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Children talking about Ukraine: Politics need to stop immediately

It’s very cute how they are confused about details and terminology, and how they mix up reasons and consequences, but sometimes they can formulate the most important points surprisingly well. They are from six to ten years old, but they understand so much. asked 20 children one question: “What exactly is happening in Ukraine?”

I happened to witness a simple conversation. Educators were deciding who to invite to the school for Victory Day. Veterans, even the youngest ones, are already almost 90… “Maybe invite some of the children of war?” suggested one teacher. Suddenly, I understood that familiar phrase in a new way. In a modern context.

Children 1

What if my own daughter gets the same status in 10-20 years? Here in Ukraine. Am I dramatizing? Probably, yes. Nevertheless, I started thinking. How do they see the situation? The children of today. It’s understandable that the youngest ones repeat what their parents say, but it’s not purely relaying someone else specific opionion—rather, it’s a compilation. Of everything. Parents’ arguments, scary stories told by older friends, teachers’ explanations, pictures on the evening news. All of it is superimposed on intuitive sense of justice broken down into the simple categories ‘good’ and ‘evil.’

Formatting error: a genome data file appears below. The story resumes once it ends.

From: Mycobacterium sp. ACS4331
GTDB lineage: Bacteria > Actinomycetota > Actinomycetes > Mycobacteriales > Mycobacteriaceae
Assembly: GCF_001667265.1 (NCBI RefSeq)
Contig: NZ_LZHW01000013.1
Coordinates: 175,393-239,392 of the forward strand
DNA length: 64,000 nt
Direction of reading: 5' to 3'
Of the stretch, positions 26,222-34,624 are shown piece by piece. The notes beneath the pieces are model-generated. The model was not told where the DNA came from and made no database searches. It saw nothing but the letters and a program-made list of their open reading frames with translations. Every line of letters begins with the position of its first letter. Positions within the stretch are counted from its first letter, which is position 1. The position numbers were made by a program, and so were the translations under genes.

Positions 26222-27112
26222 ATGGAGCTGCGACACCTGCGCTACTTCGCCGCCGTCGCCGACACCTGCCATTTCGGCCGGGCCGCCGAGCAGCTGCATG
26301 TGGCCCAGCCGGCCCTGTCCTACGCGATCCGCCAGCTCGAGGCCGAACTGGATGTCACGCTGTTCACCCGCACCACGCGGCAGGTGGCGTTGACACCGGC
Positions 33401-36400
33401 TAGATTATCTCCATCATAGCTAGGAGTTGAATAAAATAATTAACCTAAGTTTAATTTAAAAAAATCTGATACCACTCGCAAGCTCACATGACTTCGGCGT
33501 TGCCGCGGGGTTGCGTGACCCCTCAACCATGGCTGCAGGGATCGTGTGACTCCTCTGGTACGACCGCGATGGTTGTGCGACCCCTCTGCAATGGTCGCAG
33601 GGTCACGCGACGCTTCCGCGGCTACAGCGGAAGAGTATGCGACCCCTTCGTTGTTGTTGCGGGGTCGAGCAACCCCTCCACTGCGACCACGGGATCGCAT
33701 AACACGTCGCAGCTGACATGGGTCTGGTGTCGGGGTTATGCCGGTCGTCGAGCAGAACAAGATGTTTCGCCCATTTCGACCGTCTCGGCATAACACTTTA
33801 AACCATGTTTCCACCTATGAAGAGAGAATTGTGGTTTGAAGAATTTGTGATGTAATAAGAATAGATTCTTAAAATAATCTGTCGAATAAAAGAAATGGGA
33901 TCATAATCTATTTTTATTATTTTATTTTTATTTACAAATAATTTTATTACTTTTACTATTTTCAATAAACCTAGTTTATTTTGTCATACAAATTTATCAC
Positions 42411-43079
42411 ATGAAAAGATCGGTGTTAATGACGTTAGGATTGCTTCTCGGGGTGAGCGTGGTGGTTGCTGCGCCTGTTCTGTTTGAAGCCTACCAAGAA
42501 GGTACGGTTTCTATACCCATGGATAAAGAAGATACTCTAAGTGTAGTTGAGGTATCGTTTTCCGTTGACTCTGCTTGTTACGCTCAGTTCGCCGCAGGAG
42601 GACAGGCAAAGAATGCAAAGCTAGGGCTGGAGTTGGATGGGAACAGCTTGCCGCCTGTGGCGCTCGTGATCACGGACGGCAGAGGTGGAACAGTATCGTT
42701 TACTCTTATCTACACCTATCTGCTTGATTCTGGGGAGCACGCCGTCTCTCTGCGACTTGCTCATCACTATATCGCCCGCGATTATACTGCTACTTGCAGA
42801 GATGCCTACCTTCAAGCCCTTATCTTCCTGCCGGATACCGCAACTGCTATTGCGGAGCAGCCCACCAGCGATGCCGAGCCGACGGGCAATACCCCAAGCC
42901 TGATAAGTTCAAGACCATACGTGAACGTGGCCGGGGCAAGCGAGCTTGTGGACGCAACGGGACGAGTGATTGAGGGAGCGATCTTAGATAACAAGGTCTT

I think, ladies and gentlemen, that we adults, regardless of geopolitical preferences, should listen to them carefully. Those whom we always drag under own flags. I mean this: “For the future of our children.”

Maidan. War. Politics.

Eastern Ukraine. Elementary school. Participants were selected by a single principle: “Guys, who wants to give an interview?” I started each conversation with a soft (gentle, even, so as not to escalate) question: “What’s happening in Ukraine right now that you think is important?” Afterwards, only some clarifications, like “Why?”, “Who is that?”, “Is that good or bad?”

Ivan, age 8

Ivan, age 8

“I think that for some reason people want to go to war. It’s some kind of a pile that has appeared in the country. A pile like a knot that nobody can untie. Everything is so confusing. It all started with Kyiv. Our president gave Crimea away to Russia. It’s bad because some of Ukraine’s income will go down. I’m not sure what it means but I don’t like it when people want to fight. Yes, I am a boy and I like to play war games but I don’t want a war for real.”

Sasha, age 7